“Bambi.” Terrified me as a kid, terrified me as a parent.
Josh Spiegel, Movie Mezzanine
I wonder if I’ll be the only one to mention Disney
(of course I’m mentioning Disney). Either way, the first movie I thought of was “Pinocchio.” Not only is this Disney’s greatest animated
film, but it’s one of the most terrifying films to be released to
mainstream audiences. The quest to become a real boy depicted here forces Pinocchio
(and, by extension, the audience) to be put through the ringer again and again
In another Disney movie (certainly in the modern era, where
even as great as their films are, Disney doesn’t attempt to be this
disturbing), Stromboli would be the outsized Big Bad, locking up our hero in a
cage after he committed the cardinal sin of…inadvertently being lured away from
school on his first day. Or maybe it would be the nefarious coachman who leads
Pinocchio and so many other boys to their doom on Pleasure Island, their sin… to
have fun. But no, the climactic battle is between a little wooden boy and a
whale literally named Monstro, just in case the stakes weren’t high enough. So
many of this film’s sequences are haunting, but there may be no more terrifying
moment than the body-horror transformation of the snarky Lampwick into a donkey
in front of Pinocchio. (And there may be no sadder moment than the image of
donkeys who are still human enough to speak with squeaky male voices,
compounded by the realization that they are never saved or turned back into
boys by the end.) Pinocchio
celebrated its 75th anniversary earlier this year, and it remains
genuinely, truly scary.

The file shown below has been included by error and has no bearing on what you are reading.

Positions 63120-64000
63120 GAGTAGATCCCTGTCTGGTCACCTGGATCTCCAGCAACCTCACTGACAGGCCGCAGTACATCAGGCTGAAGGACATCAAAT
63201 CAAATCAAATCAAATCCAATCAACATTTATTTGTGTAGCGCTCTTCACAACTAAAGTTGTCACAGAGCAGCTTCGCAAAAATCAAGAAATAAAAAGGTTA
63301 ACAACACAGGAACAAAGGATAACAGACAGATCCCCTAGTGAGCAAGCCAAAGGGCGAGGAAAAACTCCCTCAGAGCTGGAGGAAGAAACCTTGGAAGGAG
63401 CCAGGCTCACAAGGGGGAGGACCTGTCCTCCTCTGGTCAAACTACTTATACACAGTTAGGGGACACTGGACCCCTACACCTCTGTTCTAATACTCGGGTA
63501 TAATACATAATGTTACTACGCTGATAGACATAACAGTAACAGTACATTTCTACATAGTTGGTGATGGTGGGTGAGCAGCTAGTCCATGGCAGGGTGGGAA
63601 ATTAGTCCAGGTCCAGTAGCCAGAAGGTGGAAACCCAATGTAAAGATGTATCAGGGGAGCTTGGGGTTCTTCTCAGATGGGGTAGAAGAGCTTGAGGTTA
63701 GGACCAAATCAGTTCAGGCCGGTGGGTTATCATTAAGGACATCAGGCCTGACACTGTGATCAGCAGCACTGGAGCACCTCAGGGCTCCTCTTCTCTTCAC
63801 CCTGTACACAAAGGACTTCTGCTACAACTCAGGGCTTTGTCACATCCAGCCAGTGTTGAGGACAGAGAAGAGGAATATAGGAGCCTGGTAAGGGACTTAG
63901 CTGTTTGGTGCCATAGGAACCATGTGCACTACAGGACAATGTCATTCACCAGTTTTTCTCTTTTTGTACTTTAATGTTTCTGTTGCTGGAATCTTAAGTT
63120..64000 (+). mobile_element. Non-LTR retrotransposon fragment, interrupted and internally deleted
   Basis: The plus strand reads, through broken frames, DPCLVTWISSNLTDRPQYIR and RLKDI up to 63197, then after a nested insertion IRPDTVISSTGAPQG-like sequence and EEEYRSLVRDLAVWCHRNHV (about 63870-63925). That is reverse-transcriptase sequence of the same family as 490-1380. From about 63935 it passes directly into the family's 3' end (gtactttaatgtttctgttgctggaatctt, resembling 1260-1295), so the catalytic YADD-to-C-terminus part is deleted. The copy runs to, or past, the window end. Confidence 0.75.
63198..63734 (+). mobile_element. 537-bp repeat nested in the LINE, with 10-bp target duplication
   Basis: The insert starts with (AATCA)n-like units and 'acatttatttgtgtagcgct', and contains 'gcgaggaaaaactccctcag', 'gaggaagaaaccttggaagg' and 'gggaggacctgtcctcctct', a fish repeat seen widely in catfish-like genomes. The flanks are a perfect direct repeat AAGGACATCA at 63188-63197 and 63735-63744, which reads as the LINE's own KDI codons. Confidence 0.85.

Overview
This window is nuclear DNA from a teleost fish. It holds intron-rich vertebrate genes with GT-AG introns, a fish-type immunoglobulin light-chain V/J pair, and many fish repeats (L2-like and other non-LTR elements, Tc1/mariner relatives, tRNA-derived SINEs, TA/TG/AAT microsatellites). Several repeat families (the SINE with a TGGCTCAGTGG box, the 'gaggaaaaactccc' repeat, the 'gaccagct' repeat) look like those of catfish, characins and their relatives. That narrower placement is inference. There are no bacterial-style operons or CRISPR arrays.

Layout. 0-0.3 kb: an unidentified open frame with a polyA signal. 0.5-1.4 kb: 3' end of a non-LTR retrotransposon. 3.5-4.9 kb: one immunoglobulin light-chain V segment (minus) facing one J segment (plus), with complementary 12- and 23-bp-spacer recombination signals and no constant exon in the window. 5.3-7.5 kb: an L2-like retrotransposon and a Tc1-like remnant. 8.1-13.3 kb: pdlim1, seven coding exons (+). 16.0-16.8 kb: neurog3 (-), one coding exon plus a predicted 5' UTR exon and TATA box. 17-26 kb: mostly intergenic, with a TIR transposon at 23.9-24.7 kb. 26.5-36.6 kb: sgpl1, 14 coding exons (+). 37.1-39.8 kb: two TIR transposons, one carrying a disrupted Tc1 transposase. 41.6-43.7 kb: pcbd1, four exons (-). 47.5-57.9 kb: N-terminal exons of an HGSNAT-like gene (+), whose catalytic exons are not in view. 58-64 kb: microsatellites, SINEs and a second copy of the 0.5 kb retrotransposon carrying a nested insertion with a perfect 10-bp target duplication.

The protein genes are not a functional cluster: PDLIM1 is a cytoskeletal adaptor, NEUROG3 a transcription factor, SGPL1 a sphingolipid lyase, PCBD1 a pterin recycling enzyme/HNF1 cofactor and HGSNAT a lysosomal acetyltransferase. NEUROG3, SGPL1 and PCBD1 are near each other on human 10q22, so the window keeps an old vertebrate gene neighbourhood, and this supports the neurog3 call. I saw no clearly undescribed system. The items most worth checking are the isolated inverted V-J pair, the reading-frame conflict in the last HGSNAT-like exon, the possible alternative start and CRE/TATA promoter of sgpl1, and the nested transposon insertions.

Calum Marsh, Guardian, Village Voice
Thomas Edison’s “Electrocuting an Elephant” and Stan Brakhage’s “The Act of Seeing With One’s Own Eyes.” Mortality is terrifying.
Tim Grierson, Screen International, Deadspin
I’m going to cheat a little bit and not name a movie, because no piece of non-horror entertainment has ever scared me more than the video for Genesis’ “Land of Confusion.”
Growing up in the U.S., I wasn’t familiar with “Spitting Image,” the U.K. show that featured those distorted-caricature puppets of celebrities, so when “Land of Confusion” came on MTV when I was a kid, I was positively horrified. I recognized most of the people being spoofed in the video, but the way their faces looked left me feeling deeply unnerved. They seemed inhuman and evil — and because they operated in a puppet-like fashion, which I associated with friendly characters like the Muppets, the whole video seemed like a mutated, twisted, not-right version of the world I knew. (And bear in mind, I’d seen darker films with puppets like “The Dark Crystal,” so it wasn’t as if I was completely unaware of such a universe.) Those flabby faces, those weird arms, those soulless eyes: Never had a piece of entertainment made me feel so profoundly unsafe and disassociated from everything I knew.